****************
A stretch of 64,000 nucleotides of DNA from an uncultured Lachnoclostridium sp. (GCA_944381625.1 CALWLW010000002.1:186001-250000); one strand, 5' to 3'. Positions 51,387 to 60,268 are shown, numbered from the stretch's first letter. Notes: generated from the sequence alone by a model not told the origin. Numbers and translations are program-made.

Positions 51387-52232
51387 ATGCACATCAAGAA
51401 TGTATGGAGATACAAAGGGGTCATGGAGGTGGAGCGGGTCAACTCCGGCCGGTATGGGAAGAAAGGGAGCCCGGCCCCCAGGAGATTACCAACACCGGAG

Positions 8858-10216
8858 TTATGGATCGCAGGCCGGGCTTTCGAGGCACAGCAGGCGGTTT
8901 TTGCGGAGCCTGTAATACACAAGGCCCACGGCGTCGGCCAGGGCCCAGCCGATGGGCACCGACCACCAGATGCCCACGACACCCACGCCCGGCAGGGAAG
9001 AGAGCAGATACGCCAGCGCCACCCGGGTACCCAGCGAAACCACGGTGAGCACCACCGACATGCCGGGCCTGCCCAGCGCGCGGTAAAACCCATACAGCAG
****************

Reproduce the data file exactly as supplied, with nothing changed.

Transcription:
A stretch of 64,000 nucleotides of DNA from an uncultured Lachnoclostridium sp. (GCA_944381625.1 CALWLW010000002.1:186001-250000); one strand, 5' to 3'. Positions 51,387 to 60,268 are shown, numbered from the stretch's first letter. Notes: generated from the sequence alone by a model not told the origin. Numbers and translations are program-made.

Positions 51387-52232
51387 ATGCACATCAAGAA
51401 TGTATGGAGATACAAAGGGGTCATGGAGGTGGAGCGGGTCAACTCCGGCCGGTATGGGAAGAAAGGGAGCCCGGCCCCCAGGAGATTACCAACACCGGAG

Positions 8858-10216
8858 TTATGGATCGCAGGCCGGGCTTTCGAGGCACAGCAGGCGGTTT
8901 TTGCGGAGCCTGTAATACACAAGGCCCACGGCGTCGGCCAGGGCCCAGCCGATGGGCACCGACCACCAGATGCCCACGACACCCACGCCCGGCAGGGAAG
9001 AGAGCAGATACGCCAGCGCCACCCGGGTACCCAGCGAAACCACGGTGAGCACCACCGACATGCCGGGCCTGCCCAGCGCGCGGTAAAACCCATACAGCAG